4
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Dave K

Check out the Dell Latitudes. Keyboards are a bit hit and miss, but they've largely stuck with proper buttons on the trackpad - which is a good thing!

1
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Dave K

Re: if only...

Yep, one of my work laptops is a T440 and the trackpad is just dreadful. It's impossible to use without a mouse essentially. To be honest, a lot of Lenovo trackpads have been pretty dire. There were previously the dimpled ones that felt cheap, nasty and had a similar cringing effect on me to dragging a nail across a blackboard.

My other work laptop is a Dell E5470 and I honestly applaud Dell for sticking with the traditional buttons at the bottom as it's a pleasure to use in comparison.

2
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Dave K

My main laptop is an X201 - primarily as it was one of the last 16:10 laptops Lenovo made, but does at least have a Core i5, and takes DDR3 RAM and an SSD (and so still runs modern stuff absolutely fine).

I'm honestly fine with 16:10 or 3:2, but 16:9 is awful. It doesn't help that laptops with 16:9 screens either have fat top/bottom bezels to try and cope with the fact that the screen is simply the wrong size for the chassis of the laptop. Oddly enough, I'd rather have more screen than a fat piece of plastic.

At both work and home, my screen setup is a 16:10 main monitor (1920x1200) with a pair of 20" 1600x1200 4:3 monitors. Plenty of screen space for lots of apps open at the same time, sufficient vertical space and resolution, and not so ridiculously wide that I get a sore neck from looking too far to the left/right all the time.

2
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Hell desk to user: 'I know you're wrong. I wrote the software. And the protocol it runs on'

Dave K

Re: Possible or easy?

The problem here though is the user seemed unwilling to listen and to try what Bob was suggesting. There's nothing wrong with not knowing about a particular function of some software, but there is something wrong with a user who is belligerently ignorant and who insists they are correct and refuses to listen and to try what is being suggested by the support person.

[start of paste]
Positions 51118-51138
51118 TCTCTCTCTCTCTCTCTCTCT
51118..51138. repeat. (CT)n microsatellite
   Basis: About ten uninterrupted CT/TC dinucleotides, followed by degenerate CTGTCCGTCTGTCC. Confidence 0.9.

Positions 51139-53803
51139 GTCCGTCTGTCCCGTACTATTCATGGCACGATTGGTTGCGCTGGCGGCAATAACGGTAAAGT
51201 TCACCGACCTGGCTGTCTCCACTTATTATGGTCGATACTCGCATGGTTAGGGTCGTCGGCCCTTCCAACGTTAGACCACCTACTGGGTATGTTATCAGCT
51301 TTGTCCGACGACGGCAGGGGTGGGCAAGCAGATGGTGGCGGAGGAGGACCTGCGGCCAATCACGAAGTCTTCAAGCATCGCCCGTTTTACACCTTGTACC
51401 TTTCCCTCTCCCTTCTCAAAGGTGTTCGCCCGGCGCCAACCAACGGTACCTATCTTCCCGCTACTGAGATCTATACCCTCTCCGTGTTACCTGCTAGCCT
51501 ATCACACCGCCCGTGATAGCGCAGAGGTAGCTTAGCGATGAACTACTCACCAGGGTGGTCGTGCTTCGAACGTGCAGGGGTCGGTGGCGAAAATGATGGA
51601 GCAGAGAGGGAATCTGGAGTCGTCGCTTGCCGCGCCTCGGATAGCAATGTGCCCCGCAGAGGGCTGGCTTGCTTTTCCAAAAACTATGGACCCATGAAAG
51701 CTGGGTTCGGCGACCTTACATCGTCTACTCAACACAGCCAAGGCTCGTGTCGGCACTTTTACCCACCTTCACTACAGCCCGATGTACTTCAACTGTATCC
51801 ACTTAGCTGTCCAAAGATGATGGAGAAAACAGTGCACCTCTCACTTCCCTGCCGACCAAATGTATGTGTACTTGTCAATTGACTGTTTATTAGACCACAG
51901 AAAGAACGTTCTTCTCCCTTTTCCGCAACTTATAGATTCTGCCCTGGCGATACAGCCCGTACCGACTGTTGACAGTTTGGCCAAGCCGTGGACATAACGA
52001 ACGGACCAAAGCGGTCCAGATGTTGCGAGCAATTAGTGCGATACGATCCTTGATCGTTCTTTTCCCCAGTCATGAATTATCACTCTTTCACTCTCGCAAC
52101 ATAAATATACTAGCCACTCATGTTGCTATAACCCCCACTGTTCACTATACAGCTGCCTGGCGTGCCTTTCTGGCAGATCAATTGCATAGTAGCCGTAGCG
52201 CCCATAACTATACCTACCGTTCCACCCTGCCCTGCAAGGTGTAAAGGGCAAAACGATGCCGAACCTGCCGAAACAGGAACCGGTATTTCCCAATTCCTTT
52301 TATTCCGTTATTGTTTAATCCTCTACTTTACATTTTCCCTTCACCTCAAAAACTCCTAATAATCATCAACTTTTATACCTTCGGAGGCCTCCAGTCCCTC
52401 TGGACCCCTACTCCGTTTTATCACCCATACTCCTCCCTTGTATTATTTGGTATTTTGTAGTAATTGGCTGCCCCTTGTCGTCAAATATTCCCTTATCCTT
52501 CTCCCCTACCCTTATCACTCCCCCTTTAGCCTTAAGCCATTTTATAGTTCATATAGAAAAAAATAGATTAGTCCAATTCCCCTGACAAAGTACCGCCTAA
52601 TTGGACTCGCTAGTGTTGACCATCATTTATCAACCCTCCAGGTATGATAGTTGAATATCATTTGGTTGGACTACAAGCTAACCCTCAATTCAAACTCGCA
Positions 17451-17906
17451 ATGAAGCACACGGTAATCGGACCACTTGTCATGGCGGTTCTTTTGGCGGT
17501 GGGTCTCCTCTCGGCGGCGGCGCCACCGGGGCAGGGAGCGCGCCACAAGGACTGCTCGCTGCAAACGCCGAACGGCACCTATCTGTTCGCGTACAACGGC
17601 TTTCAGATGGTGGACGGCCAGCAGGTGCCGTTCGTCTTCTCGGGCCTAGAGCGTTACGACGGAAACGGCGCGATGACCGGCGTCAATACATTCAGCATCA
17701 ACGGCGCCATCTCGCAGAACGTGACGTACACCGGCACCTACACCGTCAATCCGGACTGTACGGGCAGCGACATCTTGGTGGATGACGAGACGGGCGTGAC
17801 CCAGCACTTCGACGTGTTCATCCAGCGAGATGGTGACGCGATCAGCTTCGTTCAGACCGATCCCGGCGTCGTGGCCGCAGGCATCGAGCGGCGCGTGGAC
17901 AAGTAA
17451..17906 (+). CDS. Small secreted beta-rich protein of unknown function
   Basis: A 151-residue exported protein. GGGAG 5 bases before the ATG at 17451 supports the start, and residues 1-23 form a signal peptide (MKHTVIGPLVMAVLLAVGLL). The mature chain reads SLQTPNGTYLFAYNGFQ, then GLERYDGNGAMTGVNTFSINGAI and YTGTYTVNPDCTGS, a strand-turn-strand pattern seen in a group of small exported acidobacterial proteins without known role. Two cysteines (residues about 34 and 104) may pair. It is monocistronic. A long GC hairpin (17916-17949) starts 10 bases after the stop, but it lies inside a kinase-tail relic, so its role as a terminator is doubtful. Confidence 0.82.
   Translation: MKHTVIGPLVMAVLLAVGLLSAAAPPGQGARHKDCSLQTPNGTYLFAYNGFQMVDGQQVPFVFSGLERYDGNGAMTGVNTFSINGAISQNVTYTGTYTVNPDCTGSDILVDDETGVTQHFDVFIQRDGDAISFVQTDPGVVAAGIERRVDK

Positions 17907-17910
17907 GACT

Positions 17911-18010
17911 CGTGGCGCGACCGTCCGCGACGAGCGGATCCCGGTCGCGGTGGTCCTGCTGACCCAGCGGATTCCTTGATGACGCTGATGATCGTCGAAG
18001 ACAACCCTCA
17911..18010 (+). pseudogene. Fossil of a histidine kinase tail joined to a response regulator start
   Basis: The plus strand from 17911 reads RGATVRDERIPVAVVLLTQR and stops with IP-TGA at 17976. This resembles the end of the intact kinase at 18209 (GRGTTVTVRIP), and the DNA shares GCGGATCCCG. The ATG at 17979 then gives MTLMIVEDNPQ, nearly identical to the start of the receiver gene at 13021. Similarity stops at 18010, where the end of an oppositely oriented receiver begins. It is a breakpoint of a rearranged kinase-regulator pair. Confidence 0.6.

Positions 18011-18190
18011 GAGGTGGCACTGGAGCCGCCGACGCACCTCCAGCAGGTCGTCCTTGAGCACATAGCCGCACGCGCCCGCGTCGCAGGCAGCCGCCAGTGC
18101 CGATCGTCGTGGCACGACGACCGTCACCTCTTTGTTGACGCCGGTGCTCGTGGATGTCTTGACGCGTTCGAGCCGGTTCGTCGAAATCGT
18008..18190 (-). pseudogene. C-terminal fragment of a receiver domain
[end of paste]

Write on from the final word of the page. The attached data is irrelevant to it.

In order to expand your knowledge of a product, you have to be willing to listen and learn...

49
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Revealed: The naughty tricks used by web ads to bypass blockers

Dave K

Re: Hey Instart

I agree 100% - especially regarding auto-playing videos. The other part I'd add is that I do not want ads that significantly harm my viewing of the underlying content. I've seen some sites that load and scroll very quickly and simply with ad-blocking enabled, but which run awfully when I turn it off and allow the ads (pages taking 5-10 seconds to load, content jumping around as ads appear mid-article, sluggish and jerky scrolling due to masses of Javascript, etc). If you're making your site perform like crap with ads, then you're doing it wrong and are just inviting people to block them.

And to note, sites that use sensible and reasonable ads (such as GHacks), I do disable my ad blocker for these.

75
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Skype for Business is not Skype – realising that is half the battle

Dave K

This.

My place of work has recently started replacing Cisco Jabber with Skype for Business. I'm assuming this is a purely financial move.

Jabber is clean, simple and has a functional and professional interface. It works, it's reliable, and it's easy to use.

SFB looks like something you'd expect to find on a kid's tablet - it's an awful childish UI that looks as business-like as a box of Duplo. I also find that it's far less stable and regularly crashes every couple of days as well on my machine. Well, I suppose it's consistent reliability wise. Almost all parts of Office 2016 crash with alarming regularity...

10
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Sysadmin jeered in staff cafeteria as he climbed ladder to fix PC

Dave K

Re: So ...

You don't really give sysadmins a good name with such a militant and disruptive approach to things. There's better ways of dealing with such issues than bringing the place to its knees and firing people the moment someone plugs in an unauthorised laptop.

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BOFH: Oh go on. Strap me to your Hell Desk, PFY

Dave K
Thumb Up

Great episode, and always a welcome addition to any Friday!